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Yes, geyser was common when I was younger, I have a feeling it was starting to fade in the late 60s/early 70s. I suspect boiler is the most common term now (it’s the one we use chez nous) but heater or water heater is often heard too. I haven’t heard geyser in a long, long while.

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Posted: 08 November 2011 12:30 PM   [ Ignore ]   [ # 3 ]
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My reaction was the same as Doc T’s.

Is “cognizant with” a UK thing?  For me, it’s “cognizant of.”

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Posted: 08 November 2011 01:44 PM   [ Ignore ]   [ # 4 ]
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languagehat - 08 November 2011 12:30 PM

My reaction was the same as Doc T’s.

Is “cognizant with” a UK thing?  For me, it’s “cognizant of.”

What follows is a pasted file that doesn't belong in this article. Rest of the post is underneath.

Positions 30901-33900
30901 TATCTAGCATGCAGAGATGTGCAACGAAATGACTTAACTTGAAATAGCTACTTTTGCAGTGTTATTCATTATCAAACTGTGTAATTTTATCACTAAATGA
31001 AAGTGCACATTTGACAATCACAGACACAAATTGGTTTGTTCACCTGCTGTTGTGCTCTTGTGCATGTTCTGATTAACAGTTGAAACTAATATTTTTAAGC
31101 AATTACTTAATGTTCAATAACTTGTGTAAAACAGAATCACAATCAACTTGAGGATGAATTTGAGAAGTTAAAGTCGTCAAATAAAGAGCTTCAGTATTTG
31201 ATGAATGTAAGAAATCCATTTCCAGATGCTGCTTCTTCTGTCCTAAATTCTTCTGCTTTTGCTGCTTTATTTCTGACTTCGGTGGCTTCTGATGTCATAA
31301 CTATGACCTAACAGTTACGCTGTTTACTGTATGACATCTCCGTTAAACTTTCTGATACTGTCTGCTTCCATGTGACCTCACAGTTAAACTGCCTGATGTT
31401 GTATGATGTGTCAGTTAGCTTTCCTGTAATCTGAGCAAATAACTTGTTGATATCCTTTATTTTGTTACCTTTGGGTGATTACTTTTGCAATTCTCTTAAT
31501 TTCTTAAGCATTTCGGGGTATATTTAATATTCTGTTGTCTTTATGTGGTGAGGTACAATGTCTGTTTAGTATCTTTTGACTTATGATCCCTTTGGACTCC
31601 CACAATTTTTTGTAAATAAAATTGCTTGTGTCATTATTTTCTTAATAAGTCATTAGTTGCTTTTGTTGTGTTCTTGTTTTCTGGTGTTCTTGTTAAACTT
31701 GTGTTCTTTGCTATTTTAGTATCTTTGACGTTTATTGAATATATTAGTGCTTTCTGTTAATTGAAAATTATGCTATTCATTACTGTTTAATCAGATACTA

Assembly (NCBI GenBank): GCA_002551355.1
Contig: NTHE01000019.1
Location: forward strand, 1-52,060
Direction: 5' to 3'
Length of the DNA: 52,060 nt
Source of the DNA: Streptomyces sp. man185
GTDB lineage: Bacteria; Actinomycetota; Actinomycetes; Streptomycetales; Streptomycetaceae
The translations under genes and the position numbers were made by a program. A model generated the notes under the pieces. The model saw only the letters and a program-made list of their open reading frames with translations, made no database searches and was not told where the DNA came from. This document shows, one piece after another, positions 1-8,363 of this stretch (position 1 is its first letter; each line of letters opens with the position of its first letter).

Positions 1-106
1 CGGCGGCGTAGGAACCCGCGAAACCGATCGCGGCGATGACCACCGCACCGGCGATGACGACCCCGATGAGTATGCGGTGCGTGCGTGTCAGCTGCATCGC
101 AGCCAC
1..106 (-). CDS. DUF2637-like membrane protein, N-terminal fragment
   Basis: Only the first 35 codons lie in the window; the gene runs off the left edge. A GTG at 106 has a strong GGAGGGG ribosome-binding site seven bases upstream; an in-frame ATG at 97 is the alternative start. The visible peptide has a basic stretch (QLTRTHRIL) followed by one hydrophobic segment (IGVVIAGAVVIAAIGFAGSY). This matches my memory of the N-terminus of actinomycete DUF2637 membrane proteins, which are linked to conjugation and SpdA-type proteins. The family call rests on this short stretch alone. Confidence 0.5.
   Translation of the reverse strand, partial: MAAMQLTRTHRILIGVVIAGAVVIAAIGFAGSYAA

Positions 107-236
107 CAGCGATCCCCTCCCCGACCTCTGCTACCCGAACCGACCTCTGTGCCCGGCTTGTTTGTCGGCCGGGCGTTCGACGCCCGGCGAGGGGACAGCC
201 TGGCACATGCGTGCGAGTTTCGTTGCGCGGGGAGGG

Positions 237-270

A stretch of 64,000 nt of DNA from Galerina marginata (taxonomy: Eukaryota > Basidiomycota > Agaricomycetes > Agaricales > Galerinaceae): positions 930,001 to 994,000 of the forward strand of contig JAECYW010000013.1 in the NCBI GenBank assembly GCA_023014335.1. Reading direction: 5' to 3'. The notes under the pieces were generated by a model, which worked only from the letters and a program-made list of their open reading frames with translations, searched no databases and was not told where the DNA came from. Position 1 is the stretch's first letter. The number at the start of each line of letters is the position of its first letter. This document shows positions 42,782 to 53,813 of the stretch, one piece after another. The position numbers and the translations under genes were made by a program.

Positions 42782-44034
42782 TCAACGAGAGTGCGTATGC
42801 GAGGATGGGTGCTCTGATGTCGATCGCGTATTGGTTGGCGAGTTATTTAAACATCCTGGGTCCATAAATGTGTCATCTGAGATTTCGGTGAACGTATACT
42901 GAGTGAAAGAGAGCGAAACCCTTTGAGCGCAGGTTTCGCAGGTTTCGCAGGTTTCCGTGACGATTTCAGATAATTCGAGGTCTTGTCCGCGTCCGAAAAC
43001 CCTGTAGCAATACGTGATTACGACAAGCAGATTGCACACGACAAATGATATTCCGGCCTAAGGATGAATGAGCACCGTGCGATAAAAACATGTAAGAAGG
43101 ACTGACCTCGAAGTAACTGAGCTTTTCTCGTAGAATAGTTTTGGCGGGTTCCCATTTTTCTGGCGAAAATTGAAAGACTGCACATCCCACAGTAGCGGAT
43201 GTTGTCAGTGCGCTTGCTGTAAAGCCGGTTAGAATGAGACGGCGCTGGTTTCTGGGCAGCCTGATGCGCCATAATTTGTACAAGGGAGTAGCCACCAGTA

As it is here, lh. A howler, pure and simple. It’s also the wrong word in the wrong place, familiar would have been a far better choice in hindsight.

[ Edited: 08 November 2011 01:46 PM by aldiboronti ]
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Posted: 08 November 2011 02:19 PM   [ Ignore ]   [ # 5 ]
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Some Australians also use “dam” to mean the reservoir, e.g. they might say they went swimming in the dam.

Other Australians will tut-tut.

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Posted: 08 November 2011 03:45 PM   [ Ignore ]   [ # 6 ]
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If this isn’t getting too personal, aldi, does your “boiler” heat the house (via hot water or steam radiators) in addition to providing hot tap water, or is it only for the latter purpose?  I gather that in Britain it’s not unusual to have one system for both purposes.

“Boiler” is common in the US for the part of a home heating system that boils (or even merely heats) water, but in the US this is usually separate from the appliance that produces hot tap water. (In most of the US, as I expect you know, there are long periods of the year where houses don’t require heating, but rather the opposite.)

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Posted: 09 November 2011 02:04 AM   [ Ignore ]   [ # 7 ]